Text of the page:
Liberty Land WAS a theme park in Memphis, Tennessee that opened in 1976, on the bicentennial. It was a fun place for children and adults every summer. It has historical value because of the "Zippin' Pippin", the second oldest wooden roller coaster in the world. It was also Elvis Presley's favorite ride. It had many rides that are roller coasters, spinning rides, and a ride called the "Rebellion" that took you gradually up and up, then left you up there for nearly a minute not to know when they would drop you until you heard it click and thought it was going to break. That ride was the ultimate high. There was a ride called the "Sea Dragon" that swung front and back, getting higher and higher, and the "Kamakazzee" that was like that only it flipped all the way upside down. The rides there were scarier than most other amusement parks like Disney World because there weren't so many kiddie rides. But they did have some kiddie rides, like a chu-chu train and a smaller version of the "Sea Dragon". There was a metal roller coaster called the "Revolution" that turned you upside down 3 times, the "Tennesse Tilt", the "Wipe Out", the "Scrambler", a log ride, a water slide ride, etc. There was also an arcade with "Skee Ball" and "Wack-a-Mole" that you could win prizes for. Liberty Land was the location for the Mid-South fair every year. Sadly, Liberty Land was announced it was closing in October 2005, and was sold in June 2006. The "Zippin' Pippin" was sold for only $2,500 just because someone wanted one of the carts that Elvis rode in for a museum. The only ride that hasn't been sold yet is the Grand Carousel because they think it could sell for 1 million. There was a group trying to save Liberty Land, but Memphis still sold it anyway because the city feels money and sports are more important than history, and because they want to make Midtown safer. Liberty Land was a safe, clean place when it was first built but slowly became run down. Still, the city thinks replacing it with a community park isn't going to take the same downfall. Now all that is left for the children are memories, and you will have to go to Little Rock, Arkansas or Chatanooga, Tennesssee for the nearest amusement parks, and they will never compare to Liberty Land. Memphis, how could you?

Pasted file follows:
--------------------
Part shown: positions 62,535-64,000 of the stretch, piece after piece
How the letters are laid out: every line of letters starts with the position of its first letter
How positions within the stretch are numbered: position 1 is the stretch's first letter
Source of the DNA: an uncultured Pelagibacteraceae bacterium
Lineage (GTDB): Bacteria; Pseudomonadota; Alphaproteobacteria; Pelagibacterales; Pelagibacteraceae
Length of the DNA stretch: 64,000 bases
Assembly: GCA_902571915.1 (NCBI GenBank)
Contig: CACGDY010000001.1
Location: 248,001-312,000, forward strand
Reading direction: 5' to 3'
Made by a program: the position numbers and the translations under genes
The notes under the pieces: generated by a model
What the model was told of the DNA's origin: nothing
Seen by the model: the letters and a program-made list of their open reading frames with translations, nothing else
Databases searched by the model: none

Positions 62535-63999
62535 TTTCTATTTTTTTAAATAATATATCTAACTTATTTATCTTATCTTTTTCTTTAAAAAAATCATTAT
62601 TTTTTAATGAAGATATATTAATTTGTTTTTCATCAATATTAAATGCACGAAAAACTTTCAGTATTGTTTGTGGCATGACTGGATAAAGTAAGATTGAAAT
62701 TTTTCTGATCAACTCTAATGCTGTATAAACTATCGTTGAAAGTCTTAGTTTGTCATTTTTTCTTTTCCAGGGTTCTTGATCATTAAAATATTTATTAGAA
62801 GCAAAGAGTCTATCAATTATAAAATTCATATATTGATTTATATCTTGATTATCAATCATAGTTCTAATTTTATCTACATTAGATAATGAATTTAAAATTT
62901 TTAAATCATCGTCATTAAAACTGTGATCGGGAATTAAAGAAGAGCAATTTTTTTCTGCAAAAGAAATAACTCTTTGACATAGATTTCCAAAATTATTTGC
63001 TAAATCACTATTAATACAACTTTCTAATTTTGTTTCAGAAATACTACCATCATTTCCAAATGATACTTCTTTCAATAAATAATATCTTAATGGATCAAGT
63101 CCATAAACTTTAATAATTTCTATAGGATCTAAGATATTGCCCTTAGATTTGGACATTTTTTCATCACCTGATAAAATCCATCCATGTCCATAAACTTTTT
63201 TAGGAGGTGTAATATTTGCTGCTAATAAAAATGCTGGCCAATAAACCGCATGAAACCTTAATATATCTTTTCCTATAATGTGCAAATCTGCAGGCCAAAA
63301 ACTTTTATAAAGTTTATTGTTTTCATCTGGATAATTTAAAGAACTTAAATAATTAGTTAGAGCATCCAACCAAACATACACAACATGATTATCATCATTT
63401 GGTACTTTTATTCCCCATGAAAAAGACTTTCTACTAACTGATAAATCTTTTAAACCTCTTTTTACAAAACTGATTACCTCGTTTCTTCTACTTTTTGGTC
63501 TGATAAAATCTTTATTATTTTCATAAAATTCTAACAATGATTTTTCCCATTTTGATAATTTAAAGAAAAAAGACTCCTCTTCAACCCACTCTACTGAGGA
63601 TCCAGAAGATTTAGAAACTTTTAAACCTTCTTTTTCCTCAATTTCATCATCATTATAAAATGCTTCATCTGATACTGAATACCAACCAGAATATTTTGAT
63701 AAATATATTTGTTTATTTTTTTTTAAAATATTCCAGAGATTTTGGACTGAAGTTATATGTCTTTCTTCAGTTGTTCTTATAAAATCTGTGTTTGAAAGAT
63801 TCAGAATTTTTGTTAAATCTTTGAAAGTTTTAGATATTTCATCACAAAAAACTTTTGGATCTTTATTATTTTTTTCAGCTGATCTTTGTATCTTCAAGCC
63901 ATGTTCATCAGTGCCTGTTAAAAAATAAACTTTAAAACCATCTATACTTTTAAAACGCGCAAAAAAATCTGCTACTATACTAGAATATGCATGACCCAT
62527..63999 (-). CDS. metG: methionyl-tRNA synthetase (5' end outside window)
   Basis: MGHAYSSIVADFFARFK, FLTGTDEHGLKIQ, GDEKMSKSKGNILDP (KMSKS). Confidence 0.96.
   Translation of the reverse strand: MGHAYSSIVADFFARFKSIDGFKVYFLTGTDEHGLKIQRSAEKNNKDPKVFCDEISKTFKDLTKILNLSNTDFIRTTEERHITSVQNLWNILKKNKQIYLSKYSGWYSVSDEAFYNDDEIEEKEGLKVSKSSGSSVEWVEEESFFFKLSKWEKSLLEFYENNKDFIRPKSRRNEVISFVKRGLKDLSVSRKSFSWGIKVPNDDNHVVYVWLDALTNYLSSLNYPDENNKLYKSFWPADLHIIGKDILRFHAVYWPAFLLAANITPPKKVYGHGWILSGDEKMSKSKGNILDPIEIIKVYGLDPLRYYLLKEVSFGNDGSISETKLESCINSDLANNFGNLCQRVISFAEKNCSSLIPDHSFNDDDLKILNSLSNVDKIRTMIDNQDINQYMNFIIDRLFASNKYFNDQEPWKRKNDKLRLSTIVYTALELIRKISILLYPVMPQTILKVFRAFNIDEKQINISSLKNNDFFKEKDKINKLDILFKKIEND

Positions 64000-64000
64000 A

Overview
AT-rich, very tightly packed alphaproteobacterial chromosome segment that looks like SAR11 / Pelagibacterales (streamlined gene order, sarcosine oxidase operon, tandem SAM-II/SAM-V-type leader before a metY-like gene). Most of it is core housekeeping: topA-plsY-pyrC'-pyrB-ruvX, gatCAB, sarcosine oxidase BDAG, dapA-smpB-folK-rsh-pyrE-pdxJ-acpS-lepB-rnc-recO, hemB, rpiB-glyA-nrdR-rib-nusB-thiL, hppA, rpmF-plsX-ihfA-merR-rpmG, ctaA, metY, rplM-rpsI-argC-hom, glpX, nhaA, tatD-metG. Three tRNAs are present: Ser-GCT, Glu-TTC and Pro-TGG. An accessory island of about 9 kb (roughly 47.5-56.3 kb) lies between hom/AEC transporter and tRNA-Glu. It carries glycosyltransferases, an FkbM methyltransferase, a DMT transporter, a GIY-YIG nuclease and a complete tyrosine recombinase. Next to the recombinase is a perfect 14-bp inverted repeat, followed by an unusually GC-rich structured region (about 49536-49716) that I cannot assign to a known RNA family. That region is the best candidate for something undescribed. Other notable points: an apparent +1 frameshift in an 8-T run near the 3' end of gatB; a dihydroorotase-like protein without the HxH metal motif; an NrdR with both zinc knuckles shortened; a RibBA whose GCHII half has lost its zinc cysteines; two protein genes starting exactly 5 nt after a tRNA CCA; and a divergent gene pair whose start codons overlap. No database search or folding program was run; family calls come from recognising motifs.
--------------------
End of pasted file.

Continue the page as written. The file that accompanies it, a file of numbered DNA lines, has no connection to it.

I was devastated once I heard Liberty Land was closing. I was raised on roller coasters and loved that place since I was 4. My whole family used to have fun there. The first time I rode the "Revolution" was because my younger sister wasn't scared and rode it before I did. Once Liberty Land got all run down, my family didn't go there quite as much, but i celebrated a few birthday parties there with my friends, and we even considered working a summer job there when we turned 16. By the age of 11 I had ridden every single ride in the park. I convinced my best friend to ride the "Zippin' Pippin" with me when she was too scared to ride it, turning her on to a lot of other rides there. But now all I have are the memories of me, my dad, and my sister racing through the bubble machines at the entrance to the ferris wheel and riding to the top screaming, "faster faster!" with the joke that if we fell we would go "splat like a watermelon". After my dad died in October, I just wanted to go back to Liberty Land one last time to feel those memories and break this disassociative state of shock I've been in ever since. All I can say is: you can tear apart Liberty Land, you can sell the rides, you can destroy fun, but you can NEVER tear apart, sell, or destroy our memories of the fun we already had!
by this is just sad.... June 23, 2006
Can you define these popular missing words?